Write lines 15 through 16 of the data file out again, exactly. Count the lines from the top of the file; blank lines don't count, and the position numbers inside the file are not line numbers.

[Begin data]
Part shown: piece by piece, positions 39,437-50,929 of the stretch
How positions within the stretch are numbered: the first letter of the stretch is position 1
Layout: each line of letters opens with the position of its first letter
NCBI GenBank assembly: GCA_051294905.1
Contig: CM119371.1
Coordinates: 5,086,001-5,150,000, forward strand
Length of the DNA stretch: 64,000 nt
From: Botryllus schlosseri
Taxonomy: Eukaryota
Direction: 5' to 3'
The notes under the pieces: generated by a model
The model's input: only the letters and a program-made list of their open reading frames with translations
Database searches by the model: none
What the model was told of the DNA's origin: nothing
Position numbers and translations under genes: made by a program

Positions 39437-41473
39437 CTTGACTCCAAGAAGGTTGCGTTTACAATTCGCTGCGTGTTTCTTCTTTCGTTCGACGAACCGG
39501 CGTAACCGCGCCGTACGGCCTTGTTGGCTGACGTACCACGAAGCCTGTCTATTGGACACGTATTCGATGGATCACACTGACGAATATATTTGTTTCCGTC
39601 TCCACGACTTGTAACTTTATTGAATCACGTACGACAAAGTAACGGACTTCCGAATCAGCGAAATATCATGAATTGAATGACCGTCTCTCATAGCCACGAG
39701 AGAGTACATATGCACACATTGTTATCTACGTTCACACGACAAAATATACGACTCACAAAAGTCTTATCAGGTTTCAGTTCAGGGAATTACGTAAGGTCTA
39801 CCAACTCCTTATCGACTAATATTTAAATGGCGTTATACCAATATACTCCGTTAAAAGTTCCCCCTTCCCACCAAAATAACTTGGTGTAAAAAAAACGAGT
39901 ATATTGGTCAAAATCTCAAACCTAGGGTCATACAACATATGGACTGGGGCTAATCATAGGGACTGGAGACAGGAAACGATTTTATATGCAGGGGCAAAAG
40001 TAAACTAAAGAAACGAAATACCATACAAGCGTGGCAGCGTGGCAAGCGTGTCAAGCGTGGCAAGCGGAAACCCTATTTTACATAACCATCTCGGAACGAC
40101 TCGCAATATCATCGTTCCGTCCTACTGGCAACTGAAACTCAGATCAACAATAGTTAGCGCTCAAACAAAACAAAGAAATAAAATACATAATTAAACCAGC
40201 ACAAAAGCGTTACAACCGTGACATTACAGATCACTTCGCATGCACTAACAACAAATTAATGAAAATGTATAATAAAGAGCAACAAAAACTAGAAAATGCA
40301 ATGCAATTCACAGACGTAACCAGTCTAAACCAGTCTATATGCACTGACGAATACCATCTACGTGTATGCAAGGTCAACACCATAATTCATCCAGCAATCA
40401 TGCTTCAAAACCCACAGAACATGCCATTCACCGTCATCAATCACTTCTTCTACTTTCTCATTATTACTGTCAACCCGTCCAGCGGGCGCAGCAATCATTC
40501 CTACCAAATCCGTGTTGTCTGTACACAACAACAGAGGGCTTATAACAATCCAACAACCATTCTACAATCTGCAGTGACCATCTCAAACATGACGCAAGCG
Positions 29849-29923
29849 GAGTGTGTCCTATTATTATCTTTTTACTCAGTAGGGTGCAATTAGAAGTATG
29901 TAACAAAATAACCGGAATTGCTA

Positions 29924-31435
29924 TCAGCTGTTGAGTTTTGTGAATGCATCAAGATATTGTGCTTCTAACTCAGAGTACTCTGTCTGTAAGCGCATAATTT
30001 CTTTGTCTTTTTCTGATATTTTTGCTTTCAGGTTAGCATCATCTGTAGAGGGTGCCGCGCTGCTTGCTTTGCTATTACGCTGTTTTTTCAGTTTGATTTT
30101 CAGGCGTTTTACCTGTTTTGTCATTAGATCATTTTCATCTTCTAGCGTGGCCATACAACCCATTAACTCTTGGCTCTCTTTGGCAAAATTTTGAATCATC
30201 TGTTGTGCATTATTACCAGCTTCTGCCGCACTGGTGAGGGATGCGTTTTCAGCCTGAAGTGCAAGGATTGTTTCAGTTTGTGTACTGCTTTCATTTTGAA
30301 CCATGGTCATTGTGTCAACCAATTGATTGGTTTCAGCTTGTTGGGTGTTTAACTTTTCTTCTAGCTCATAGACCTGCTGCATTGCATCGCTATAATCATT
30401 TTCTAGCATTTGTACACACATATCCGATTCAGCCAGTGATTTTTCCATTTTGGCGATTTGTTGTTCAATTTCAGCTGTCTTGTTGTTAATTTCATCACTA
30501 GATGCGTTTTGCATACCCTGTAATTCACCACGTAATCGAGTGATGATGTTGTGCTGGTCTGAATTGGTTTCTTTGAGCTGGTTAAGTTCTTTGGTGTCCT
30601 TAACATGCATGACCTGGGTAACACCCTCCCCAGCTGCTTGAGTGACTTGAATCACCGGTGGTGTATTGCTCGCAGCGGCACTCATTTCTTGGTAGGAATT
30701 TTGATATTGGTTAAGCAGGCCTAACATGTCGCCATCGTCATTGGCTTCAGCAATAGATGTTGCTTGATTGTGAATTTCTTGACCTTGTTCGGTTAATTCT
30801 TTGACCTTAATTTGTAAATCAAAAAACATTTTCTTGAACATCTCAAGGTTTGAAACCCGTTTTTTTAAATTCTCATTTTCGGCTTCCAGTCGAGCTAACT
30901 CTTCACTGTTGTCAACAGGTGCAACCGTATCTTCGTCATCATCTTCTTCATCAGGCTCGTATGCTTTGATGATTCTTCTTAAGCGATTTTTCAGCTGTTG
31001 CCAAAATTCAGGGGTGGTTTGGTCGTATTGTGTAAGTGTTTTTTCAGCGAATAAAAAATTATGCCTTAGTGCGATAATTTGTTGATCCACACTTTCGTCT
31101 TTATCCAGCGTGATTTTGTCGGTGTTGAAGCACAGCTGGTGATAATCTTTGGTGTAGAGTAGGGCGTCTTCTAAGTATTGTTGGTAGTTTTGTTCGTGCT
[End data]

Position numbers and translations under genes: made by a program

Positions 39437-41473